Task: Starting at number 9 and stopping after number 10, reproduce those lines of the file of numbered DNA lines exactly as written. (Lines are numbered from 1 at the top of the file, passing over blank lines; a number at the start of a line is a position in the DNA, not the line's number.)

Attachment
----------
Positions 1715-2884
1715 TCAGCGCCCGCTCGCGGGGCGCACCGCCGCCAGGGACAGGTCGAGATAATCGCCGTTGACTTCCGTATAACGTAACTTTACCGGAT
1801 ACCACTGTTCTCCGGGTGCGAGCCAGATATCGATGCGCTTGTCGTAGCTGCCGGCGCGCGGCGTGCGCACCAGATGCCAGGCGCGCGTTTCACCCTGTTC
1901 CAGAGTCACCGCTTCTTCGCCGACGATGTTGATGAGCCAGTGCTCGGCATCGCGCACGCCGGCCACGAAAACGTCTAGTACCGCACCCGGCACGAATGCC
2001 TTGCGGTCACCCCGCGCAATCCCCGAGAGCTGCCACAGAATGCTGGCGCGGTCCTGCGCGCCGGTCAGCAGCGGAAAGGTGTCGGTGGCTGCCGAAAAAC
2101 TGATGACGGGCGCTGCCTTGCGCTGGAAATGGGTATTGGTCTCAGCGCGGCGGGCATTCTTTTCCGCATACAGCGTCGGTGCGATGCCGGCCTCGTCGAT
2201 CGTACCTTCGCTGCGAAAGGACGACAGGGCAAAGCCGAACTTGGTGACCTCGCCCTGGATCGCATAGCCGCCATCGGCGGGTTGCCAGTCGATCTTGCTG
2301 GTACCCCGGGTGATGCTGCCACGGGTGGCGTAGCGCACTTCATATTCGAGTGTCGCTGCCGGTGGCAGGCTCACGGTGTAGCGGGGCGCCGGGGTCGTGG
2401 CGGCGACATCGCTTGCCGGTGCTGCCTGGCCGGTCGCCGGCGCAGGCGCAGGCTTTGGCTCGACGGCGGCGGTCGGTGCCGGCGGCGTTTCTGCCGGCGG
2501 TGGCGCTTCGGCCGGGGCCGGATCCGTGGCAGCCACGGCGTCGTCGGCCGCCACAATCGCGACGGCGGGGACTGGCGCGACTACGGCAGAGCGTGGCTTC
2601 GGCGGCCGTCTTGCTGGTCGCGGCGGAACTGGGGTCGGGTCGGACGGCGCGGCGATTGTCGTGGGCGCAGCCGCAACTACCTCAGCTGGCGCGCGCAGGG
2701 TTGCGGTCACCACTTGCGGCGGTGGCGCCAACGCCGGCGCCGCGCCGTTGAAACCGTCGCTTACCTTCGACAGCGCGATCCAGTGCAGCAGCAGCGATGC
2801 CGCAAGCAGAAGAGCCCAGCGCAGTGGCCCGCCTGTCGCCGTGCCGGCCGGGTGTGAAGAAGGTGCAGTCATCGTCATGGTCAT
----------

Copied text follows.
2401 CGGCGACATCGCTTGCCGGTGCTGCCTGGCCGGTCGCCGGCGCAGGCGCAGGCTTTGGCTCGACGGCGGCGGTCGGTGCCGGCGGCGTTTCTGCCGGCGG
2501 TGGCGCTTCGGCCGGGGCCGGATCCGTGGCAGCCACGGCGTCGTCGGCCGCCACAATCGCGACGGCGGGGACTGGCGCGACTACGGCAGAGCGTGGCTTC